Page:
“WE want to develop footballers and that happened this year, we saw so many guys playing out of their skin and improving,” Jones said.
“We (also) want to get players drafted.
“All off-season it has been ‘how can we get Alik onto an AFL list?’.
“It hasn’t been that selfish view of if we lose Alik that’s something we need to replace.
“If we can get Alik drafted and then one or two on top of that that’s huge for our club.
“There’s a lot of guys not only in this region, but outside the region, that are probably good enough to play AFL footy – they just need the right direction.
“If we get one or two (drafted) those guys will see us as a fantastic opportunity and will come in for their opportunity to be drafted.”
WHAT IS YOUR VISION FOR THE CLUB IN FIVE YEARS’ TIME?
THE Gold wants to be a successful club on and off the field within five years.
That means aspiring to play finals and establishing a VFL presence as part of the central Victorian football landscape.
“If we continue to improve in the way that we envisage we should then we should be ultra-competitive, but a lot of things can change,” Dickson said.
“From a financial viewpoint (we want to be) a sustainable club where our reliance on sponsors and gate receipts is alleviated a little bit by off-field revenue streams.
“One thing that is very important to us is the culture of our club.
“In five years’ time where our club is at, is one being very competitive, but also having a culture within our club that is conducive to all stakeholders.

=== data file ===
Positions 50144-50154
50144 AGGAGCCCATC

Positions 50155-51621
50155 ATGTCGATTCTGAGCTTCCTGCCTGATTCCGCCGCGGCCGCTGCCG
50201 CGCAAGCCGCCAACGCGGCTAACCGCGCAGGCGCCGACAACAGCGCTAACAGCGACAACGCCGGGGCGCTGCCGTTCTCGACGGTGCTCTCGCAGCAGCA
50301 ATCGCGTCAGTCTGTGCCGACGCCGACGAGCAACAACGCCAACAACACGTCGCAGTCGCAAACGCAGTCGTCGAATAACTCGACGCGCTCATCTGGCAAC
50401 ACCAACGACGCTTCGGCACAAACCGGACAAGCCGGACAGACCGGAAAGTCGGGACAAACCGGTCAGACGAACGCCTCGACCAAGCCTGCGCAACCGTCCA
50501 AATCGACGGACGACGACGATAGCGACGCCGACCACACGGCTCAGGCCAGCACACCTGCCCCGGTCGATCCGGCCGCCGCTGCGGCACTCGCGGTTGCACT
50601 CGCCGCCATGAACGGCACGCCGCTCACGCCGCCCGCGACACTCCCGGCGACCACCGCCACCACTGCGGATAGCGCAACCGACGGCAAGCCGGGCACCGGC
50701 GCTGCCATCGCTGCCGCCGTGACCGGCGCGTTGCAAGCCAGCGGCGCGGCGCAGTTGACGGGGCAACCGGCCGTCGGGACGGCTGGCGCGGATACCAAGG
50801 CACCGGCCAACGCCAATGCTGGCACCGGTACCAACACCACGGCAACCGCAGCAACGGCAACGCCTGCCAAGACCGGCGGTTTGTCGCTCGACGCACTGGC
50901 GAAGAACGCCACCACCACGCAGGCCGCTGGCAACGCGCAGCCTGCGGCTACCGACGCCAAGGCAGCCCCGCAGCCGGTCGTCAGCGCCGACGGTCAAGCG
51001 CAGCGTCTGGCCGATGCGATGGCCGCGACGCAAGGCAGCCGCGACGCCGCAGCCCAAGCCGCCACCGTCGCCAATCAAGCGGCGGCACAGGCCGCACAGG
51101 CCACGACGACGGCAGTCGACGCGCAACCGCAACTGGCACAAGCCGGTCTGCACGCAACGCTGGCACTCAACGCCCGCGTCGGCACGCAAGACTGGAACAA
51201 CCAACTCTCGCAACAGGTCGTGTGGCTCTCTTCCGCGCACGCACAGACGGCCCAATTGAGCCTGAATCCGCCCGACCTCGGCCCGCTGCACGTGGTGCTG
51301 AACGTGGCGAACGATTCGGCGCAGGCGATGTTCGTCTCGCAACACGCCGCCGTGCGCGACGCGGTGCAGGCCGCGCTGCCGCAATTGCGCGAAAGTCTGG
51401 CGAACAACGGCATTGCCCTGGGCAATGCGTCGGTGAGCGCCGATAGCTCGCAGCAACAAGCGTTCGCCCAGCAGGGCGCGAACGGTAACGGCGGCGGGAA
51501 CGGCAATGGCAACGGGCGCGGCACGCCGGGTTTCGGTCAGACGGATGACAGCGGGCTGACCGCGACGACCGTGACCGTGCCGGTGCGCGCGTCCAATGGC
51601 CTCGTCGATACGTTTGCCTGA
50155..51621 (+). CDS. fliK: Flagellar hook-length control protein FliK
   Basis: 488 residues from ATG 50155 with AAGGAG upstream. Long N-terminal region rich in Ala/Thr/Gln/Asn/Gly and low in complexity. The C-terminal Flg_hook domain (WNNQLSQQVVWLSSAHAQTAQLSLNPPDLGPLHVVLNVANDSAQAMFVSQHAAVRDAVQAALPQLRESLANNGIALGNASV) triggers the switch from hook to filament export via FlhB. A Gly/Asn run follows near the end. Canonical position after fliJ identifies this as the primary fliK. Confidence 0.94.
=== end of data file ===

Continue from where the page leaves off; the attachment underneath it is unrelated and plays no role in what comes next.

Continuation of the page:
“Off-field we understand that we need to look like a real football club out of this too.
“We want off-field people to want to be involved, families want to be involved.
“I’d like to think our culture would be the envy of all football clubs in five years’ time.”
Dickson believes this is the club’s last chance to get it right.
However, he’s been heartened by the response to the club’s survival campaign.
“Fortunately for us, the overwhelming majority of people want a VFL presence here,” he said.
“For those that don’t, I’d like to thank them for their contribution over the eight weeks.
“But they need to get used to the fact that we’re around, that conversation is over now.
“If they still don’t believe we should be around, the simple fact is we are.
“We’ve got a lot of relationships we need to rebuild and we will rebuild those.
“That’s no criticism of anyone working at the club in the past or anyone that’s been here before.
“We need to give the community a reason to get behind us.
“They’ve come out and supported us, now we need to repay that.”